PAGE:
Tuesday, March 8, 2016

What's Your Problem?

What is the problem with ministry?  Why does nearly every single action or event or program need to be accompanied with angst, distrust, confusion and commotion?

The easy answer is: Satan.  His only goal is to get us fighting against each other and pull our focus off of God and on to petty things like song arrangements, pew colors and window coverings.

But it’s too easy to simply blame Satan.  So let’s look at a more human example. Perhaps James can offer us some thoughts on this…

What causes fights and quarrels among you? Don’t they come from your desires that battle within you? You desire but do not have, so you kill. You covet but you cannot get what you want, so you quarrel and fight. You do not have because you do not ask God. When you ask, you do not receive, because you ask with wrong motives, that you may spend what you get on your pleasures.  (James 4:1-3)

Why do we fight?  Because we don’t get our way.  Kinda like back in 3rd grade when Tommy stole your blue crayon and made you cry so you decided to grab Tommy’s lunch and toss it out the window. 

Yeah, it’s like that. 

Childish, petty, immature and a total waste of God’s talents, treasures and time.

We don’t get our way with (name the ministry) and so we whine and complain; grumble and moan.  We begin spewing our angst and hate and BS among the flock with the sole intent of disrupting the joy and peace in the fellowship.  Of course, we don’t call it that.  We call it something far more righteous sounding – we call it “concern for the church” or some other completely false pile of you-know-what that helps us sleep at night.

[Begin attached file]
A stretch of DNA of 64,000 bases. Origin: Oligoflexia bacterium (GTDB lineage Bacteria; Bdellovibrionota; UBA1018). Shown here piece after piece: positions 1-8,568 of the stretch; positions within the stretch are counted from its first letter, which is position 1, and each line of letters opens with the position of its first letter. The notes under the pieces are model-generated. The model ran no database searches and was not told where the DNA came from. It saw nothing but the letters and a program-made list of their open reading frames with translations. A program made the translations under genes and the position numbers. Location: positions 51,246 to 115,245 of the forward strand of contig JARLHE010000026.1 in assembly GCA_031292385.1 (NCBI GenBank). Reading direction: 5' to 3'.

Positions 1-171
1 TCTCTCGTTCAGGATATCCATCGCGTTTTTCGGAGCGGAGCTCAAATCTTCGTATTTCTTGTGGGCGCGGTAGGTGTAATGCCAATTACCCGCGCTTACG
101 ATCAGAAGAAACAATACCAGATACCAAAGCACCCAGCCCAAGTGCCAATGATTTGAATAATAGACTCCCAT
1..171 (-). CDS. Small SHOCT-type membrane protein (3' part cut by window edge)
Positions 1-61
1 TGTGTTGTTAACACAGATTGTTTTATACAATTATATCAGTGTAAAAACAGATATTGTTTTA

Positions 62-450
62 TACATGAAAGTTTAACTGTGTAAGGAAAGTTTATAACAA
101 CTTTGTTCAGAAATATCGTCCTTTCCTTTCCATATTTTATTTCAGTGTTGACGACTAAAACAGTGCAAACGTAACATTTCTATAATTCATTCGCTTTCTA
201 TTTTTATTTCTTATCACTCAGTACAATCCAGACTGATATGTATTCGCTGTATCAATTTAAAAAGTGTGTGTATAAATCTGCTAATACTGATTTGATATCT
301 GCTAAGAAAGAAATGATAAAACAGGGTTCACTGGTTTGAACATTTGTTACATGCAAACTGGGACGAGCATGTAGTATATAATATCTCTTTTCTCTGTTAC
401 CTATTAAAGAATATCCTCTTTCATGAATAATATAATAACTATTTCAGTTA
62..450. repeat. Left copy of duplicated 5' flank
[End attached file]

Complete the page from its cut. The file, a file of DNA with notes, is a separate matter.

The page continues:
Meanwhile, ministry leaders and others in the church are dying because of this nonsense.

So, what’s the problem?  YOU ARE, if the above, in any way, describes you.  If you don’t like the new staff member or the new ministry or the new vision, you have two choices: change your heart and stay, or remain hard-hearted and leave.  Period. 

I once had a disgruntled ministry leader tell me that by remaining in leadership, even though they cannot in any way agree with the new direction of the church, they were taking the high road.


The high road is a change of heart.  Remaining in a leadership position while maintaining a sour attitude is not taking the high road.  What a cowardly thing to say.

In the end the choice is clear – either change your heart, or change your geography. 
If, by some wild chance, any of this post speaks to you then I encourage you to take some time and read through the book of James.  Just let the Holy Spirit lovingly massage your heart and bring you to a deeper awareness of where you might need to change your attitude about things – or – be bold and simply leave the church.

Because it’s very possible that the problem with your church – is you.

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